Roman Chernyshev, the leader of Healthcare & Life Sciences practice, shares his view on medical wearables, “smart artificial limbs”, conservatism of the industry and Big Data in medicine.
– Who are the leaders in the medtech market – start-ups or corporations?
– It’s quite a difficult question to answer. Medicine is very slowly adapting to new technologies due to the inevitable conservatism. There is huge potential here, a collection of new ideas and technologies promising to turn everything upside down and modify medicine, however this updating will take a lot of time. All innovative ideas tend to pass through a series of long stages. From origin in startups and academic institutions where they are formed, but have no great influence on the industry, to acknowledgement of their potential by big players, who have the resources for a change of a visual environment and transfer of innovations to the mainstream.
I will provide an example. Several years ago there was a set of startups which created solutions for telemedicine platforms with the help of which people could get medical advice remotely. It was an incredibly popular trend, however widespread adoption of it didn’t happen. Now the situation is gradually changing, the industry is beginning to accept the rules of the game. Just a month ago one of the world’s largest insurance companies turned to DataArt with an idea to develop such a project, a solution for telemedicine. And they, with their resources, with their extensive penetration into the industry and their serious influence on the industry, have a chance to revolutionize the rules. But just a few years ago they barely had an interest in this issue.
My guess is that in five years the big companies will take over. But new niches will emerge and will be occupied by new startups. It is the process that moves the industry forward.
– The gathering of huge volumes of data about patients around the world enables systems that operate with big data to find new dependencies and correlations. For example, the gene of FoxP2 which is responsible for language, was discovered in this way. Are there any more stories like this? What can we expect from the industry in the future? What is the current role of wearable devices?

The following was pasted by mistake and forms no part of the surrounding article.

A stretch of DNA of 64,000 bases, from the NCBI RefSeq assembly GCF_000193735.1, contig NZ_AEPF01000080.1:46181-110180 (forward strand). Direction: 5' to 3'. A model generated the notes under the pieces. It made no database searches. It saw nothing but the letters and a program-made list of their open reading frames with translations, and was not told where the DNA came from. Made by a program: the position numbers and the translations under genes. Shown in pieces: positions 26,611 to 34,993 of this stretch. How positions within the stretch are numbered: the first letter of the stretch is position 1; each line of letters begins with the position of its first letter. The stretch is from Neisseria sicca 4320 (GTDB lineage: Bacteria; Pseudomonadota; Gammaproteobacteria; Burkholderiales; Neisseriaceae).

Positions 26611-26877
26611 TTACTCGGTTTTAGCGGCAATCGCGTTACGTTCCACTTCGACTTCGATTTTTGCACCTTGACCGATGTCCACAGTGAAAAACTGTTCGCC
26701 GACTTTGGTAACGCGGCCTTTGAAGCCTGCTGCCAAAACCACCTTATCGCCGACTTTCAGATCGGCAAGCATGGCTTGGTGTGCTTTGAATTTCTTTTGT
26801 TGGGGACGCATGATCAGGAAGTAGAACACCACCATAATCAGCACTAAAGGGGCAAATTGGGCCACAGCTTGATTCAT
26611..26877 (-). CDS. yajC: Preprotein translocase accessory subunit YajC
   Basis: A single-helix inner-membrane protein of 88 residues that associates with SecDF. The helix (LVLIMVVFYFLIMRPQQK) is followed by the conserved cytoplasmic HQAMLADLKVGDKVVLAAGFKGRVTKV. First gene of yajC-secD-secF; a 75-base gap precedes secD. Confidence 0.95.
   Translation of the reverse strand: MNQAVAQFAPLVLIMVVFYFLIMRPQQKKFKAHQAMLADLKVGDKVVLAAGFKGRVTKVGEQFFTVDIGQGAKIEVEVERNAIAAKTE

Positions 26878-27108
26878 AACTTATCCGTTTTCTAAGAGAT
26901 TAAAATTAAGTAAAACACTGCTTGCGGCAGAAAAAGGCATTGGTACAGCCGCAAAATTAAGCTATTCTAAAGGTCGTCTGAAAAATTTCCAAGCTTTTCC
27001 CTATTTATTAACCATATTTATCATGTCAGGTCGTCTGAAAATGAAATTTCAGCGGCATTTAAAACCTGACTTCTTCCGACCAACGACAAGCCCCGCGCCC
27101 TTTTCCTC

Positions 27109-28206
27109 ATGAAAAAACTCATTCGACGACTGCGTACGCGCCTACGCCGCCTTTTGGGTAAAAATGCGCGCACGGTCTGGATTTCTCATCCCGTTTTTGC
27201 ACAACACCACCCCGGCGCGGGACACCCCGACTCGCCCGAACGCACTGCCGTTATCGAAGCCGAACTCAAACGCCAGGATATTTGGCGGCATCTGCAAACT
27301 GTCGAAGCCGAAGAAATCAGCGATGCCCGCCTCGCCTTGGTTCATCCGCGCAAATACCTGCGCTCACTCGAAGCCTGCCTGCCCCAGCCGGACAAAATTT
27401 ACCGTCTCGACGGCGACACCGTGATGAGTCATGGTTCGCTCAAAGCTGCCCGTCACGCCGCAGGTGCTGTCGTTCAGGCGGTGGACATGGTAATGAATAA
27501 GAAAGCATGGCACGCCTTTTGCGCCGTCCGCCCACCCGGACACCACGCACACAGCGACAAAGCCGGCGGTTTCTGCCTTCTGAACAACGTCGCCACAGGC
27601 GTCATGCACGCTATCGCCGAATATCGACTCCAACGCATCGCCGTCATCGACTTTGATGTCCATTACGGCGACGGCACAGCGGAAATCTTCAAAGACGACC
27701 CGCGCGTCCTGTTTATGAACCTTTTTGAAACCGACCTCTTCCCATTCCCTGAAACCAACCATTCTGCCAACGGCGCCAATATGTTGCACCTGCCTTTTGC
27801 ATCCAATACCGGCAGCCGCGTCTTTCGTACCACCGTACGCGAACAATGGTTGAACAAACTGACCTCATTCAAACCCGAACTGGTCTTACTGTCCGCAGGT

-Potentially, it is a groundbreaking area in medicine. All the conversations about personalized medicine in many respects are about it. Everything concerning the software development of wearables belongs to startups now, though big companies are gaining interest in wearables too. Not so long ago we communicated with a large company which is engaged in making artificial limbs. They are beginning to understand the potential wearable devices have in their business. The adoption of sensors in their products allows for collecting detailed statistics about the way they are used, where they are used, whether the patient follows the recommendations of their doctor. This information is irreplaceable.
Wearables are capable of collecting of a great variety of data. And, for example, with correlation of the data of a specific person with a historical data file, it will become possible to predict many deviations even before their emergence. When it starts working in full, we will have predictive medicine instead of reactive medicine solving already obvious problems. Medicine has a chance to literally become healthcare as opposed to medical treatment that describes the current condition of the field more precisely.